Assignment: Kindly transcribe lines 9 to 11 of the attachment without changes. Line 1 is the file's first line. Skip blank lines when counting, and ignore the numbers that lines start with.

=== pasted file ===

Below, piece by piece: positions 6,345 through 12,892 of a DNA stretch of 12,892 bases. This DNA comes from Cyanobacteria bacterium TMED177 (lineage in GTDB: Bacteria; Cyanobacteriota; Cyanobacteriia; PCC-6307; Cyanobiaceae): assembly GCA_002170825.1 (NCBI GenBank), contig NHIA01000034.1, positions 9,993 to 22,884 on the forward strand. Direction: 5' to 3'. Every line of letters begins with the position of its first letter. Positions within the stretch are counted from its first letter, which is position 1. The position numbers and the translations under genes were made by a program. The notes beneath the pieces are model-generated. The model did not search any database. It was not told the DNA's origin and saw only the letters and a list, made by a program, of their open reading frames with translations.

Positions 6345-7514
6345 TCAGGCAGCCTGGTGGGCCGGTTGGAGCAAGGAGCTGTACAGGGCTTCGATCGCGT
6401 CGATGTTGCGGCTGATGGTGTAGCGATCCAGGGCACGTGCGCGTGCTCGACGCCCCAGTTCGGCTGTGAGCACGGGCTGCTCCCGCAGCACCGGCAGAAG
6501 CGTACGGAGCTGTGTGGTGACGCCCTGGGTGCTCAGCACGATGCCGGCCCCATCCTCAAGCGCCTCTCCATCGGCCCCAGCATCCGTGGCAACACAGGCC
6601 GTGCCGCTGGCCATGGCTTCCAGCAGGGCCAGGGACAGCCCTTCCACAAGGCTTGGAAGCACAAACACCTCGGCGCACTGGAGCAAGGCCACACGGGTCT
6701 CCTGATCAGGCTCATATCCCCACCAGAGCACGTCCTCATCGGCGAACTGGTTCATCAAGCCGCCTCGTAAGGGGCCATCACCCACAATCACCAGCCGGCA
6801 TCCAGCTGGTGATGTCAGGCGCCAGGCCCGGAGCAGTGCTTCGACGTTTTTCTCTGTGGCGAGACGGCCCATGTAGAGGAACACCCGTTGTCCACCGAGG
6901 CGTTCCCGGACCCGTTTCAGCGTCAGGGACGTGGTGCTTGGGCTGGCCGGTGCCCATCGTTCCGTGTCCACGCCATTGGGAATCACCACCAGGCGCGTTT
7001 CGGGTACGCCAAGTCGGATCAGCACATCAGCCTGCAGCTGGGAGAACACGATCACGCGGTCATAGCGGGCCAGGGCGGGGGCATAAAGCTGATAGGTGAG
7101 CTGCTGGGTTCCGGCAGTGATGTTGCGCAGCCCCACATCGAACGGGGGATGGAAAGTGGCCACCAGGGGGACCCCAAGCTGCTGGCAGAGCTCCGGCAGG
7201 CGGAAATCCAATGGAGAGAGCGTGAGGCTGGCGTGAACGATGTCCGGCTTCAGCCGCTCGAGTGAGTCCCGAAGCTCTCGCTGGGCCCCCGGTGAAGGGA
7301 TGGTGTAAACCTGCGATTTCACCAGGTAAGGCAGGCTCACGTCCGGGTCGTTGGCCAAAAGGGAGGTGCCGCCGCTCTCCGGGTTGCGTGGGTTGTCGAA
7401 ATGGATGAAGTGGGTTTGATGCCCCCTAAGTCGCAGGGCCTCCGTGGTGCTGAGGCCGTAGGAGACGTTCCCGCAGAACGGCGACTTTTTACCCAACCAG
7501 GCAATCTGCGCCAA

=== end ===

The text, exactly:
6901 CGTTCCCGGACCCGTTTCAGCGTCAGGGACGTGGTGCTTGGGCTGGCCGGTGCCCATCGTTCCGTGTCCACGCCATTGGGAATCACCACCAGGCGCGTTT
7001 CGGGTACGCCAAGTCGGATCAGCACATCAGCCTGCAGCTGGGAGAACACGATCACGCGGTCATAGCGGGCCAGGGCGGGGGCATAAAGCTGATAGGTGAG
7101 CTGCTGGGTTCCGGCAGTGATGTTGCGCAGCCCCACATCGAACGGGGGATGGAAAGTGGCCACCAGGGGGACCCCAAGCTGCTGGCAGAGCTCCGGCAGG